In addition, you get LifeDrive Manager for Windows (sorry, no Mac version). This excellent application is an important part of the LifeDrive experience, making it extremely easy to view and manipulate files on the MicroDrive and convert media files. When you plug your LifeDrive into your Windows PC, the LifeDrive is ready for file transfers (the screen won't turn on but you'll hear the familiar hardware recognized sound on your PC). You can use the LifeDrive while transferring files to and from it using the desktop LifeDrive Manager app, and if you initiate a HotSync from the PDA, LifeDrive Manager will automatically disconnect during the syncing process and reconnect once HotSync is finished (a popup window near the taskbar on your Windows machine tells you LifeDrive Manager is ready to go). LifeDrive Manager puts files where they belong, unlike prior Palm models, there's no obscure special folders to figure out and no card reader needed.

LifeDrive Manager adds a new kind of syncing: File Sync. You can use LifeDrive Manager to keep files and folders of you choice synced with the mobile device. Drag files and/or folders to the LifeDrive using LifeDrive Manager and specify that you wish to keep them in sync. When you do a file sync, the selected files will be synchronized (they'll also be synced when you do a full regular HotSync).


Integrated WiFi has been a rarity on Palm brand handhelds and we're thrilled to see both WiFi 801.11b and Bluetooth included in the LifeDrive. To turn WiFi on, tap on the WiFi symbol in the taskbar at the bottom of the home screen or tap on WiFi under Prefs. You can also create new connections and edit existing connections. Set up is very easy: the unit will show you access points within range and walk you through connecting to them. Our LifeDrive quickly found access points in range and had average range compared to other PDAs. It works in both ad hoc and infrastructure mode, supports DHCP and manual IP configuration, short and long preamble. Once you connect to a WiFi network, the device saves the connection information so you need not enter it again. Once connected, you can get basic info about the current connection such as MAC address, channel, IP address, subnet mask, gateway and DNS server addresses.

To conserve power, the LifeDrive automatically turns the radio off after three minutes of network inactivity by default. You may change this to 5, 10 or 15 minutes if you wish. We had no problems with access points re-assigning an IP address even with multiple radio timeouts. The LifeDrive supports WEP (64 and 128 bit) encryption and WPA-PSK. The included CD has links to purchase movianVPN and Mergic VPN software and a link to IBM's WebSphere Everyplace Micro Environment Java (free download).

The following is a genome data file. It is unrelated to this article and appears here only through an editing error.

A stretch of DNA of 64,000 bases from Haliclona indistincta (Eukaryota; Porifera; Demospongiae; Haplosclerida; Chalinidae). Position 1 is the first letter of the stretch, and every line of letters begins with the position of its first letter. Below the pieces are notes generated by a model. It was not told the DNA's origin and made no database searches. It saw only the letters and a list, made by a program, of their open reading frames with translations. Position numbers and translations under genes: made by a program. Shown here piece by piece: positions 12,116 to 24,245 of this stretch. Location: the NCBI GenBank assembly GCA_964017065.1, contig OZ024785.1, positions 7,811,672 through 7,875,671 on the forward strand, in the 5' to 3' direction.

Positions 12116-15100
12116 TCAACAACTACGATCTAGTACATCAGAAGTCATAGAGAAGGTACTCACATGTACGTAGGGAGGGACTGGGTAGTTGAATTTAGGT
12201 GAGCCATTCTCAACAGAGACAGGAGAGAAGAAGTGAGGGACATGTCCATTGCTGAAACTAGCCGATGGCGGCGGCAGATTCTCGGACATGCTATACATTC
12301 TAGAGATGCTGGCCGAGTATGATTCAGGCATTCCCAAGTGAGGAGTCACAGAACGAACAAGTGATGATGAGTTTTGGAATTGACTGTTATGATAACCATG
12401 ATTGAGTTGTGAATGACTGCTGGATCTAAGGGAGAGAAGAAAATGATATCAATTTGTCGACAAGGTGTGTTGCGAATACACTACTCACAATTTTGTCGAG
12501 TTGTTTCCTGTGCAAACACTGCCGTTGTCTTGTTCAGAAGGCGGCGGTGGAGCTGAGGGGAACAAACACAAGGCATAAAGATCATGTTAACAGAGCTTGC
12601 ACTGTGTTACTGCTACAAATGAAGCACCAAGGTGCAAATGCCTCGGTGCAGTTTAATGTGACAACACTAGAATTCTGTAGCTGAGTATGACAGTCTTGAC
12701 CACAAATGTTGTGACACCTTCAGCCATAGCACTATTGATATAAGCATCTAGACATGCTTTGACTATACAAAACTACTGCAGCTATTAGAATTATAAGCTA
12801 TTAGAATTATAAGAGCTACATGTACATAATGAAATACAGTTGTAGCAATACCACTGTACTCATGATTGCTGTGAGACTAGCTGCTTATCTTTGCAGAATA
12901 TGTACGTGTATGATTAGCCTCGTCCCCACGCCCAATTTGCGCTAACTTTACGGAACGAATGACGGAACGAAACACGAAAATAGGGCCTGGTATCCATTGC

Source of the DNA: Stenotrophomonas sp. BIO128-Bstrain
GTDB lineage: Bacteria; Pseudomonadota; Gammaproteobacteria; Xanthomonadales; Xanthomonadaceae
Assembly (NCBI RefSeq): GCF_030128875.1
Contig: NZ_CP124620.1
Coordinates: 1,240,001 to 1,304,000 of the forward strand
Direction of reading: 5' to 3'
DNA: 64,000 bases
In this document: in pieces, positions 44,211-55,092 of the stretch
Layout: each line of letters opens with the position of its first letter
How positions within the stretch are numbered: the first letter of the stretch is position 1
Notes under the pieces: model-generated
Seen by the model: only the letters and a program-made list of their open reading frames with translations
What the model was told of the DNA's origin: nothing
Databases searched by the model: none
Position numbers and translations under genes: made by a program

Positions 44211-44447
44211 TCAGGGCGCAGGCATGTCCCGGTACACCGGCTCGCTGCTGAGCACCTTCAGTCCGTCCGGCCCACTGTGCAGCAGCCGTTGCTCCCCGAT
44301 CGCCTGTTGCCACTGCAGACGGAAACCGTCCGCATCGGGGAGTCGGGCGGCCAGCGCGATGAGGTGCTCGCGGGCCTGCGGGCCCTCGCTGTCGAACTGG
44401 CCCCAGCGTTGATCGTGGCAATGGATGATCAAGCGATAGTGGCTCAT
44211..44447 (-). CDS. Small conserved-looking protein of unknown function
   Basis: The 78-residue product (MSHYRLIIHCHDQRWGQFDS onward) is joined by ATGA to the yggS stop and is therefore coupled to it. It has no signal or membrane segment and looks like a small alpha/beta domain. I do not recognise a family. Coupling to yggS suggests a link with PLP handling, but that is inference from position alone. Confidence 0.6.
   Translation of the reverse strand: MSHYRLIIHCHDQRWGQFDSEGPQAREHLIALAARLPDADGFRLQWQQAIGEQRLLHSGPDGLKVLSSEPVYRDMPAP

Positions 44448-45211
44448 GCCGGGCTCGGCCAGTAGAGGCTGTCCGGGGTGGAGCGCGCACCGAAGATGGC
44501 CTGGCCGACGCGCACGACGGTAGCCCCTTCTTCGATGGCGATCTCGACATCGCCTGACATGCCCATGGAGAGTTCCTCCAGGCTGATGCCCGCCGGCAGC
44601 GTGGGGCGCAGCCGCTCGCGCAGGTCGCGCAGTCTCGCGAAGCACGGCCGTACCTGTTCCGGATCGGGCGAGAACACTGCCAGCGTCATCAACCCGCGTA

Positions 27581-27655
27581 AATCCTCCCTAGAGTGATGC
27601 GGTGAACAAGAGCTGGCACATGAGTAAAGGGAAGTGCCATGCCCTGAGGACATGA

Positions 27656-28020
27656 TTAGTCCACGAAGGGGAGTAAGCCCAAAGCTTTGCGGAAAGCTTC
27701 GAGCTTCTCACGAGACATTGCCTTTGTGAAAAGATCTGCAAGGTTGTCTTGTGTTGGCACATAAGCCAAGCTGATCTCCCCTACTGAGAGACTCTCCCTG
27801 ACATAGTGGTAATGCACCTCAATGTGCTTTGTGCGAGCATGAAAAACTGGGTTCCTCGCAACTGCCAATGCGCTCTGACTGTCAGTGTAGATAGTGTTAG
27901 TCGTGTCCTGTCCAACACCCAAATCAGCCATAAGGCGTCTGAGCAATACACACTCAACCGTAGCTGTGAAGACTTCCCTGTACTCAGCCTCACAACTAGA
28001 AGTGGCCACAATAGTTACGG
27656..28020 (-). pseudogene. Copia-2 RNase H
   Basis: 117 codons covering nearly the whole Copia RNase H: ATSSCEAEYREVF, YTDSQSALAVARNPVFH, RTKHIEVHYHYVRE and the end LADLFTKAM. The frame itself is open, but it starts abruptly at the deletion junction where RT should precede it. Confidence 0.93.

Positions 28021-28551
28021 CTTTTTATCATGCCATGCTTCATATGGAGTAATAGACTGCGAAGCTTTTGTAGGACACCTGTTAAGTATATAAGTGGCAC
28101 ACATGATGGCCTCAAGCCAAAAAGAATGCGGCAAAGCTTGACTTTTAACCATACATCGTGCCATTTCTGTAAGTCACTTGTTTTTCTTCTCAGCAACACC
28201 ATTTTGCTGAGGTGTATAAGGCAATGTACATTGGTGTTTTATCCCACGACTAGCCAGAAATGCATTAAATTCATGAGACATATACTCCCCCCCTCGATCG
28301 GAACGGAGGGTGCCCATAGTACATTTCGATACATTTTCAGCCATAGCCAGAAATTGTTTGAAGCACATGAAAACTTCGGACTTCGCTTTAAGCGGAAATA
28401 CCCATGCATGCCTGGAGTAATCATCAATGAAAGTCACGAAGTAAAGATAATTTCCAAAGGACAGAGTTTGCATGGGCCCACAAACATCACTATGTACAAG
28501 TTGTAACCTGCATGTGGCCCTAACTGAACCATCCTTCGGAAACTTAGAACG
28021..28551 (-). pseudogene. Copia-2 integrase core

How about bandwidth and connection speed? Testing the connection speed at McAfee's site yielded 23.4 Mpbs (2.93 MBps) for a 150k test file and 61.6 Mbps (7.71 MBps) result using a 1.5 meg test file (part 2 of the test). Blazer was in wide page mode for the test. The test tried to send us a 3 meg file but Blazer complained that the cache was full. McAfee starts with a 150k test file and if that downloads in under 1 second it progresses to either the 600k, 1.5 meg or 3 meg test file depending on how fast your connection tested in part 1. They use the larger files in order to provide more accurate results. For comparison, our HP iPAQ hx4700 got 1.17 Mbps (150 KBps) with a 150k test file, and our Windows XP desktop using wired Ethernet on DSL got 249 Mbps with a 3 meg test file. Since the McAfee test is tougher on the browsers' rendering engines, take these results with a grain of salt: the test is really designed for PCs and not mobile devices.

As a more accurate test for PDAs and smartphones we use DSL Reports mobile test which is much easier on the rendering engine and is intended for mobile devices. Using a 600k test file, the LifeDrive managed an average of 1024 kbit/sec. In comparison, the iPAQ hx4700 got 1162 kbit/sec with a 600k test file.

As an excellent added bonus, Palm includes WiFile 1.0LT which allows you to browse network shares to access files on shared folders on your computer(s), including multimedia files. This worked well for us, though we did have one spontaneous soft reset when transferring some 10 meg MPEG1 videos: it finished copying then rebooted, and told us that WiFile had crashed with a Memory Manager line C error. The LifeDrive apparently automatically ran a chkdsk after the reboot, just as a PC would, and saved the log file!


Got a mobile phone you'd like to use as a wireless modem for the LifeDrive? Or a GPS or Bluetooth keyboard? The LifeDrive has Bluetooth 1.1 and uses Palm's typically friendly Bluetooth software to get you connected. The software worked well and we used Bluetooth to connect to both the Nokia N-Gage QD and the unlocked GSM Treo 650 as a wireless modem and used the Stowaway Universal Bluetooth keyboard with the LifeDrive.


Battery Life